Hello User Community,
So I have another issue similar to yesterday where I am trying to follow the logic to the solution to a problem I have.
Again I am sure this is my poor Algebra skills but looking for clarity.
Below is the problem is the question and the model answer:
The part I am struggling to follow is the displacement mass difference derivation. I follow that:
i.e. the product of the initial density and under water volume must equal the second density and underwater volume. Therefore, the first density and underwater volume is equal to the second density multiplied by the initial volume plus the difference in volumes i.e. the second volume.
I can also follow that:
The difference in displacement mass (between floating in salt water to floating in near fresh water) is equal to the second density multiplied by the difference in volumes which logically is going to give a difference in masses. This being equal to the difference in densities multiplied by the initial volume.
I can also follow that:
by way of dividing rho2 by rho and rho by itself.
What I then struggle to follow is:
The only way I can think of doing this is by substituting volume for displacement mass but surely this would give:
?
Can anyone shed some light on this?
Andy.
Solved! Go to Solution.
Your algebra is correct. You can show this with Mathcad:
Also, be careful using Delta as a variable. Delta is a built-in function. I had to manually change the label from "function" to "variable".
In your screenshot, the first Delta is non-italicized, but the next three are italicized, so I think they have different labels applied.
The change in displace volume of water due to density change:
The "area" of the ship at the waterline:
The new draught (new volume divided by area:
Hi Fred,
That certainly seems like another way of doing it.
One thing I am intrigued by is that you have suggested waterplane area can be derived by underwater volume/ draft. Would this not give a mean area over the draft i.e. over the entire volume that is under water? i.e. the waterplane area would change dramatically as the vessel floats higher in the water assuming it is not a wall sided ship.
I am hoping that someone can follow the model answer that I have been given and explain how the step I set out above is derived as I am struggling to understand how this has been done.
Cheers,
Andy.
You are correct, my solution assumes a constant area. The difference in draught is 0.07 meters, about three inches. How much do you think the area might change?
Fred,
i take your point. trying to understand how this would work mathematically. If you divide a volume by a linear dimension you are left with an area, granted. But what is to say that area would be the waterplane? Surely that area is a hypothetical area of the mean area of the height of the underwater volume. Would a more accurate derivation of the waterplane be to divide the change in volume by the change in draft?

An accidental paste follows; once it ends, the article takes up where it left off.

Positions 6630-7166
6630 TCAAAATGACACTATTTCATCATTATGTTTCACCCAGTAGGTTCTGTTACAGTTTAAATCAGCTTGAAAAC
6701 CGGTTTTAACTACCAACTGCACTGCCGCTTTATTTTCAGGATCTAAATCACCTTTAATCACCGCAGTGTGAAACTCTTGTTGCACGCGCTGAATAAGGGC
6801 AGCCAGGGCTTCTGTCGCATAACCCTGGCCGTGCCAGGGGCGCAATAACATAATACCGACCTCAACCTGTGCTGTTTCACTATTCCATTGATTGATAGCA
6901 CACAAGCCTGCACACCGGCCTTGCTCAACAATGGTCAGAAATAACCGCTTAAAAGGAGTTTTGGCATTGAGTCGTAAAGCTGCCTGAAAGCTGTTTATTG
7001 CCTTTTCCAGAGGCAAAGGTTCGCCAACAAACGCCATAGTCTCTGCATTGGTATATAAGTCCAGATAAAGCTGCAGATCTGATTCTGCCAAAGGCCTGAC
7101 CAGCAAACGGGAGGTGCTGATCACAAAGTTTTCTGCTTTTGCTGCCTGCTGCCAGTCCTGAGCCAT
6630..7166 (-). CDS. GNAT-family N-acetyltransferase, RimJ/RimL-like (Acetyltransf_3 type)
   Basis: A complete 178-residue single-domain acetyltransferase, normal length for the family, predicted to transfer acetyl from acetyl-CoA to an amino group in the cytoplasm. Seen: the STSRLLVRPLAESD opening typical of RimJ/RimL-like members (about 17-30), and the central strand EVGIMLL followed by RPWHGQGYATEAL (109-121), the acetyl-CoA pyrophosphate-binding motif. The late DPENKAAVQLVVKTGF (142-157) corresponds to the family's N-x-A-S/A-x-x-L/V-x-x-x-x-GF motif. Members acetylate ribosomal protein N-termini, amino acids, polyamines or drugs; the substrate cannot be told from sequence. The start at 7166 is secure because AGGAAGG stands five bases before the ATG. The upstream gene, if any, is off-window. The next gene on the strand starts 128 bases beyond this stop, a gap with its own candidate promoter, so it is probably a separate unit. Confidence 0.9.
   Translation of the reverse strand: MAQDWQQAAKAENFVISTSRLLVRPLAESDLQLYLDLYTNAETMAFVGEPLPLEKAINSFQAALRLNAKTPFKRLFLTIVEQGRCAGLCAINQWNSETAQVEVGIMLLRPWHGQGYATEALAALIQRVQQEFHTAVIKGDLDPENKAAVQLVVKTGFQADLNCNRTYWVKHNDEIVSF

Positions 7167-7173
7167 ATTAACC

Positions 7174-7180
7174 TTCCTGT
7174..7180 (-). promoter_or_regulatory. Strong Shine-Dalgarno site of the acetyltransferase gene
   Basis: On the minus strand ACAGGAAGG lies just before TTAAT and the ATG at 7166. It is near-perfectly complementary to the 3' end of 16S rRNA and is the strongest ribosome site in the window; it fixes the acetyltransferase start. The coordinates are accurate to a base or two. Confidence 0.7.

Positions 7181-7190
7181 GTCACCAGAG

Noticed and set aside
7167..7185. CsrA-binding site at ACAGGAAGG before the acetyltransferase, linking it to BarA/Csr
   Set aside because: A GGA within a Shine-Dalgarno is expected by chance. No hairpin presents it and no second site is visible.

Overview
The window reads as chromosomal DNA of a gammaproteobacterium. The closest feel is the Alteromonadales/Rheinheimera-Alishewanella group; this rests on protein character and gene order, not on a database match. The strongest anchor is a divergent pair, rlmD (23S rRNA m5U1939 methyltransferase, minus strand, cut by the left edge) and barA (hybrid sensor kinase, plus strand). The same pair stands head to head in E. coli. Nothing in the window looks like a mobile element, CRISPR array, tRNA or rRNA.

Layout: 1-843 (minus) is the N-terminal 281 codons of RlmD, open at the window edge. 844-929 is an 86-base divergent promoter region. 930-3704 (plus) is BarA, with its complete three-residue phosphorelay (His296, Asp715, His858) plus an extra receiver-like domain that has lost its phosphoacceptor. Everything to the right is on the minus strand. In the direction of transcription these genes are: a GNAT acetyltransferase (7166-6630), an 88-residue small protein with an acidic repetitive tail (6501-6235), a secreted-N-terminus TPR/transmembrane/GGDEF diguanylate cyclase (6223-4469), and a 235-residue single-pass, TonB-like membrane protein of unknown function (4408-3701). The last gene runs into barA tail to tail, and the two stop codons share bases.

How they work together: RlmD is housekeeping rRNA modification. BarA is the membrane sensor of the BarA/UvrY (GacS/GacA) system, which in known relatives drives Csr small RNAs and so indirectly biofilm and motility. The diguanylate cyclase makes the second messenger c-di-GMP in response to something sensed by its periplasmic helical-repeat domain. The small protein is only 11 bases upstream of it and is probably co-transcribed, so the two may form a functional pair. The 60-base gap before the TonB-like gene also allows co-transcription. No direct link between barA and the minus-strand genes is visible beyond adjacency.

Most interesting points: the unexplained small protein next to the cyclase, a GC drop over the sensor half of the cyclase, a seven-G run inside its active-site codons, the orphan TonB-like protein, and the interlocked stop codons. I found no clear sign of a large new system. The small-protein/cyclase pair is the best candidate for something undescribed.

A
Andy,
Attached is the math of your problem (in Prime 3.0 and XPS.)
Your problem is assuming an area, the attachments show you this.
All real problems have to have units balance.
Fred,
Thanks for that. I think you have proven that you get a consistent area out of the maths in either water density by dividing the TPM by the relevant density. This is also achieved through the method I suggested which is to divide the change in volume by the change in trim as this dimension is pretty much the waterplane i.e. where the additional sinkage happens.
However, my original point was that dividing the volume by draft may not give an accurate waterplane rings true as applying this to the worksheet you provided gives 647.874m^2 not the 702.439m^2 that you have calculated. I would however say it gives a good approximation and would give a better idea the closer the block coefficient of the ship is to 1.
Cheers to all,
Andy.
I have given this allot of thought regarding the point I am stuck on and am not sure if the algebra is correct so would appreciate a second opinion. Is it correct to act as follows:
Replacing V for Delta/Rho as volume = mass/ density, this can be rearranged to rho-rho2/rho *Delta. This is where I am not sure but I believe that as rho-rho2 is over a common denominator it can be said to be "2 fractions" therefore rho/rho - rho2/rho which is obviously 1 - rho2/rho. Is anyone able to confirm if this is mathematically sound or the ramblings of a sleep deprived student?
Your algebra is correct. You can show this with Mathcad:
Also, be careful using Delta as a variable. Delta is a built-in function. I had to manually change the label from "function" to "variable".
In your screenshot, the first Delta is non-italicized, but the next three are italicized, so I think they have different labels applied.
Thanks for that, Had no idea. Everyday is a school day!